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Venezuelan mother gives birth at border to American baby

The family trekked from Venezuela to Denver, starting the journey expecting a baby. She was born as they were crossing the US - Mexico border.

DENVER, Colorado — One mother made the more than 3,000-mile journey from Venezuela to the United States while pregnant.

Keilymar traveled with her husband, two kids and unborn child for three months.

"We passed through Peru, Ecuador. We made it to Colombia. After that, we arrived in the jungle between Panama and Colombia. There we spent five days in the jungle," she said.

Much of the journey was done on foot, making it into Central America through the Darién Gap. Many consider it one of the most difficult areas to travel through on the journey. 

"More than anything when we went through the jungle, I was really scared that I would lose her," Keilymar said, speaking about her newborn daughter Khaylani. 

Credit: 9NEWS

They made it through the jungle, then through Mexico. They finally crossed the U.S. - Mexico border in December. 

"We arrived in Juarez on December 19th," Keilymar said. "It was difficult because when I was coming here, I already had contractions from her. That's why when I turned myself in, I couldn't take it anymore and she was born in immigration."

Keilymar gave birth outside of immigration, on the border near the wall.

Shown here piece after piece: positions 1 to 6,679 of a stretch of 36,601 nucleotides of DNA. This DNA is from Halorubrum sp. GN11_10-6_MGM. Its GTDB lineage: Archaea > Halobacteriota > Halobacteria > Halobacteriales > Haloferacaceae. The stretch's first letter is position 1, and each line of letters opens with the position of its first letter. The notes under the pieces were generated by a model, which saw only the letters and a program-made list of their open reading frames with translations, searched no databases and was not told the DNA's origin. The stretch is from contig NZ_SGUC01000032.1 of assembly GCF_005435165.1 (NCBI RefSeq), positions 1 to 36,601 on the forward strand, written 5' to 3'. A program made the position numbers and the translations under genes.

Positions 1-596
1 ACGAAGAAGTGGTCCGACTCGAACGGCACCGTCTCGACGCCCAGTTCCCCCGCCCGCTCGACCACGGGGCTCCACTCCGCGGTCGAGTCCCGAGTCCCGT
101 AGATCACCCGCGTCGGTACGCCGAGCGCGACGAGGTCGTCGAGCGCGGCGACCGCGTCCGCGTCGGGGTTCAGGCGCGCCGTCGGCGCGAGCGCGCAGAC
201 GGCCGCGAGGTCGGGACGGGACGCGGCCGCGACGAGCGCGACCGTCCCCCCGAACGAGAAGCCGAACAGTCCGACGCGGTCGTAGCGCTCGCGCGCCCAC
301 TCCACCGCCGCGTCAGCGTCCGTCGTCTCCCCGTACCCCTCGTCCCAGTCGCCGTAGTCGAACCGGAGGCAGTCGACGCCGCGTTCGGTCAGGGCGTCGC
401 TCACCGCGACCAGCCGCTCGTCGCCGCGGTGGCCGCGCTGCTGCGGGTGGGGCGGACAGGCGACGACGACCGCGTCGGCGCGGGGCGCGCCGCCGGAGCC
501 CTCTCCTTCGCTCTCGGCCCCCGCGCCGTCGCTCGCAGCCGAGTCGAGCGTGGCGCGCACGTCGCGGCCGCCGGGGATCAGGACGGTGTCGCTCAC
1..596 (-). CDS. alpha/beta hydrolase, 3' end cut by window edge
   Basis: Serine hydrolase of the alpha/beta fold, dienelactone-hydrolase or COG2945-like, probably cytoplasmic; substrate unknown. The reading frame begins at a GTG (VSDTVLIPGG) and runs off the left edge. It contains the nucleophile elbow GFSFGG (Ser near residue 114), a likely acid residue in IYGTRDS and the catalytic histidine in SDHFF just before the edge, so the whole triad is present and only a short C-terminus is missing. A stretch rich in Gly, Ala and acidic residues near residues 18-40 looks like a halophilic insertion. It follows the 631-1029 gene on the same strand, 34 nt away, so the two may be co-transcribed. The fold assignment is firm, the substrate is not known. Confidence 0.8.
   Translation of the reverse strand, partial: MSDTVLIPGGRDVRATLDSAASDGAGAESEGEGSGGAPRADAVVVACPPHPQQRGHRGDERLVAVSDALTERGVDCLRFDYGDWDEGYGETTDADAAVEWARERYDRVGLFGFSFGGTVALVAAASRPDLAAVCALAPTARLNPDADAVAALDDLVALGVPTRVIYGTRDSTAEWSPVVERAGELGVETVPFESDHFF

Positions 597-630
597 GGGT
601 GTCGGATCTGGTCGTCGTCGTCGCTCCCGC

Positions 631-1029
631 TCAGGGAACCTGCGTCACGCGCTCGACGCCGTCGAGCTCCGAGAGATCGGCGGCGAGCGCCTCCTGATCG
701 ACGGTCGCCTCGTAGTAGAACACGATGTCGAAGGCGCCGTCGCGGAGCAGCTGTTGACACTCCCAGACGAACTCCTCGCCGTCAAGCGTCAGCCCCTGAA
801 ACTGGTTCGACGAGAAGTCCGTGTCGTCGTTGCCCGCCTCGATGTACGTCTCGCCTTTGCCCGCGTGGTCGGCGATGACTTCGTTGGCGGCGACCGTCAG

"Yes, it's a miracle after everything that occurred," Keilymar said. "As for me, they sent me to the hospital and my husband stayed in immigration with the two kids. They had them there for a day, and the next, they were released with the kids."

Credit: 9NEWS

Her newborn daughter is an American citizen. Before they left El Paso, Keilymar ensured she had her youngest daughter's social security card and birth certificate. 

"It's good, but on the other hand, it's bad," Keilymar said about her daughter's citizenship. "Sometimes I'm worried because they told me that if I get deported, she would stay here. That's the fear I have." 

Credit: 9NEWS

She didn't plan to have her daughter in America, but the timing worked out that way. 

"Yes, it was a long way, but thanks to God, she was born very well. She was born healthy," Keilymar said.

Their family is now looking for an asylum lawyer to keep their family together. 

"Over this, yes, I am worried. Like I said about my daughter, I do not want to be separated from her," Keilymar said.

Editorial Note: All the quotes in this piece have been translated from Spanish to English.



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